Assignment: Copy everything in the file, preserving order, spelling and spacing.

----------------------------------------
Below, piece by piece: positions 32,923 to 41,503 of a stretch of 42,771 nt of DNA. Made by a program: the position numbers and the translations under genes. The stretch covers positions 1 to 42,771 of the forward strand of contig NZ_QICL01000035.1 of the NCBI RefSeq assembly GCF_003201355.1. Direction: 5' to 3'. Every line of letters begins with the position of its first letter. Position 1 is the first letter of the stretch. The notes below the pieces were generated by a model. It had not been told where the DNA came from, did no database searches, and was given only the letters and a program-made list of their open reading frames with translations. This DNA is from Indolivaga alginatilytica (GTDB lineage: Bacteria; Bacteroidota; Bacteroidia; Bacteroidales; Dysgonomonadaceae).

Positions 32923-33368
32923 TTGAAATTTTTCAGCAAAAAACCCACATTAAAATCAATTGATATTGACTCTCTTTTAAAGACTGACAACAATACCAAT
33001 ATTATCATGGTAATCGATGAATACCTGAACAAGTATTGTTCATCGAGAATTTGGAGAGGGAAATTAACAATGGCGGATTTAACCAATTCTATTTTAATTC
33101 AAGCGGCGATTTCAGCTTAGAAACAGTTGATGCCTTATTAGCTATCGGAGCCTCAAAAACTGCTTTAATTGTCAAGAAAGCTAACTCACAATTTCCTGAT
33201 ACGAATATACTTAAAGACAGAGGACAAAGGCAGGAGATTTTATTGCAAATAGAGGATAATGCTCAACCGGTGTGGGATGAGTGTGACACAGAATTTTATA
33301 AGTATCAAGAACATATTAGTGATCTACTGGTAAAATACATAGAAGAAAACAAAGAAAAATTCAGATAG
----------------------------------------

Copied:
Below, piece by piece: positions 32,923 to 41,503 of a stretch of 42,771 nt of DNA. Made by a program: the position numbers and the translations under genes. The stretch covers positions 1 to 42,771 of the forward strand of contig NZ_QICL01000035.1 of the NCBI RefSeq assembly GCF_003201355.1. Direction: 5' to 3'. Every line of letters begins with the position of its first letter. Position 1 is the first letter of the stretch. The notes below the pieces were generated by a model. It had not been told where the DNA came from, did no database searches, and was given only the letters and a program-made list of their open reading frames with translations. This DNA is from Indolivaga alginatilytica (GTDB lineage: Bacteria; Bacteroidota; Bacteroidia; Bacteroidales; Dysgonomonadaceae).

Positions 32923-33368
32923 TTGAAATTTTTCAGCAAAAAACCCACATTAAAATCAATTGATATTGACTCTCTTTTAAAGACTGACAACAATACCAAT
33001 ATTATCATGGTAATCGATGAATACCTGAACAAGTATTGTTCATCGAGAATTTGGAGAGGGAAATTAACAATGGCGGATTTAACCAATTCTATTTTAATTC
33101 AAGCGGCGATTTCAGCTTAGAAACAGTTGATGCCTTATTAGCTATCGGAGCCTCAAAAACTGCTTTAATTGTCAAGAAAGCTAACTCACAATTTCCTGAT
33201 ACGAATATACTTAAAGACAGAGGACAAAGGCAGGAGATTTTATTGCAAATAGAGGATAATGCTCAACCGGTGTGGGATGAGTGTGACACAGAATTTTATA
33301 AGTATCAAGAACATATTAGTGATCTACTGGTAAAATACATAGAAGAAAACAAAGAAAAATTCAGATAG